High rankings in Google search results are coveted by nearly all webmasters, but Google is constantly making changes to keep them on their toes. Actually, Google is said to make roughly one change per day.
One recent change in particular, however, has gotten some webmasters riled up. It's being referred to as "Mayday," and some claim it is costing them money.
Do you think the update has affected your revenue? Comment here.
Ex-Googler Vanessa Fox, who spoke on a panel with current Googler Matt Cutts at Google I/O last week, quotes Cutts as saying, "this is an algorithmic change in Google, looking for higher quality sites to surface for long tail queries. It went through vigorous testing and isn’t going to be rolled back."
She also says Google told her that it was a rankings change, as opposed to a crawling/indexing change. This, she says, "seems to imply that sites getting less traffic still have their pages indexed, but some of those pages are no longer ranking as highly as before."
"This change seems to have primarily impacted very large sites with 'item' pages that don't have many individual links into them, might be several clicks from the home page, and may not have substantial unique and value-added content on them," says Fox. "For instance, ecommerce sites often have this structure. The individual product pages are unlikely to attract external links and the majority of the content may be imported from a manufacturer database. Of course, as with any change that results in a traffic hit for some sites, other sites experience the opposite."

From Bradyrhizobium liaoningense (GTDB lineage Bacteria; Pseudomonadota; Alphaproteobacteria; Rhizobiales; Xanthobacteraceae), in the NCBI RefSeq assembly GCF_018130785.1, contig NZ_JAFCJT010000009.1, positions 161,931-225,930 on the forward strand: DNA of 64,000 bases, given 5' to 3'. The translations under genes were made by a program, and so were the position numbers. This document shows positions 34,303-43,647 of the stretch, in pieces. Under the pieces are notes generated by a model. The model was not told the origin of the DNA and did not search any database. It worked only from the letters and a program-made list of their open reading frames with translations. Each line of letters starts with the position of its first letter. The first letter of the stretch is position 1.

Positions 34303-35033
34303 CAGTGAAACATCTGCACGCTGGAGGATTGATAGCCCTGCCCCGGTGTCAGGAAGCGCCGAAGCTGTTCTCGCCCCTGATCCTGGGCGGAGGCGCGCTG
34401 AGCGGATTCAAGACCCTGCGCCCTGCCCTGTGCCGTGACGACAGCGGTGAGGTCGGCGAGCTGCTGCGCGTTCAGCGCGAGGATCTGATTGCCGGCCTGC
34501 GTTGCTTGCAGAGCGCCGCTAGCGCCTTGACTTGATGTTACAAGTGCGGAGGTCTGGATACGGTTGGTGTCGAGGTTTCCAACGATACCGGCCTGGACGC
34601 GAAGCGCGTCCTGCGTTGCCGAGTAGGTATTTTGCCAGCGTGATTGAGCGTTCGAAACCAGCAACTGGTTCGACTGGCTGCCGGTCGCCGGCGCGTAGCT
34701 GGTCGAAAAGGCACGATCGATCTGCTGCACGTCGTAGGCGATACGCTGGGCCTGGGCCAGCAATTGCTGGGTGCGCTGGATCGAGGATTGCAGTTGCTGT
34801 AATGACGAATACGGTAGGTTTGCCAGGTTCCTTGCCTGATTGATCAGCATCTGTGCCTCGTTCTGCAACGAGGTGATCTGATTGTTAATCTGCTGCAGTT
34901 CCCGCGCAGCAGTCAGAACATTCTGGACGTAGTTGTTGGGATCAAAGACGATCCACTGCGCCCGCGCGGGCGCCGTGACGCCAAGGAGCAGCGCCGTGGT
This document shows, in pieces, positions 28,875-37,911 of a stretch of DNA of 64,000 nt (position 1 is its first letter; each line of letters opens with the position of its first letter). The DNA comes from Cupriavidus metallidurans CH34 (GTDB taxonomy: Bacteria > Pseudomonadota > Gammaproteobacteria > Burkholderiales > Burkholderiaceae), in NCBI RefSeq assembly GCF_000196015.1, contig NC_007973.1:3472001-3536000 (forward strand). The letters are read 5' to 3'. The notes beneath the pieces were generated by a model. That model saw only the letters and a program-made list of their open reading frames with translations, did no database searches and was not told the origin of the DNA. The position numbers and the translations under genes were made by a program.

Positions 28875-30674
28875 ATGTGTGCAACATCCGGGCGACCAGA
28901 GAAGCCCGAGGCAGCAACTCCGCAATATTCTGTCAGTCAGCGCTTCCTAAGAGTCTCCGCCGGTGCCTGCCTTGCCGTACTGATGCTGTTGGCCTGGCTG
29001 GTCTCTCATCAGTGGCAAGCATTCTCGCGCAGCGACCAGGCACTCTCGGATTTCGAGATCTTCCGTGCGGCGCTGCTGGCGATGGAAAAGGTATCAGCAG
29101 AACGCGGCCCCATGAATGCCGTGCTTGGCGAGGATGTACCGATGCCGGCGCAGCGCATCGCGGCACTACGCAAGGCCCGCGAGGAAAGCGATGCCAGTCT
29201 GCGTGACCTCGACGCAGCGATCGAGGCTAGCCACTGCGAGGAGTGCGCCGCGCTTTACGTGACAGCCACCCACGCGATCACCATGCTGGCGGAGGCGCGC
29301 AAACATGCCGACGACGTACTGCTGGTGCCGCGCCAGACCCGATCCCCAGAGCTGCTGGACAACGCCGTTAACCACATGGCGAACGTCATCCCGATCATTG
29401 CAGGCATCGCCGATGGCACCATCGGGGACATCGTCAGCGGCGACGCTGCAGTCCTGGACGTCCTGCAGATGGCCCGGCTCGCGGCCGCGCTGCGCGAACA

She has more to say about it at Search Engine Land, offering some of her own speculation. One reader accuses the change of delivering "a real blow" to his revenue.
This is not the first we've heard about "Mayday". There's been discussion about it around the SEO community all month, but this is the first we've seen it really addressed by Google.
Most savvy webmasters have learned by now that they can't rely on Google rankings alone to drive traffic. This is why social media opportunities presented by networks like Facebook and Twitter have become so attractive. The way people search and obtain information is becoming more and more diversified, not only spread out around different applications (largely due to increased mobile usage), but also within search engines themselves.
For example, Google recently rolled out its big SERP redesign, which gives users a great deal more options for filtering their results (or at least puts these options in the spotlight). The importance of ranking in a completely natural, organic search has become greatly diluted over time. Don't get me wrong, it's still nice, but it's getting harder to rely on as well as less critical for discovery.
Stay tuned to WebProNews for our exclusive interviews with both Cutts and Fox from Google I/O, in which they talk with our own Abby Johnson about a variety of search-related topics. They should be posted soon.
Do you think your rankings have been affected by the "Mayday" update? Let us know.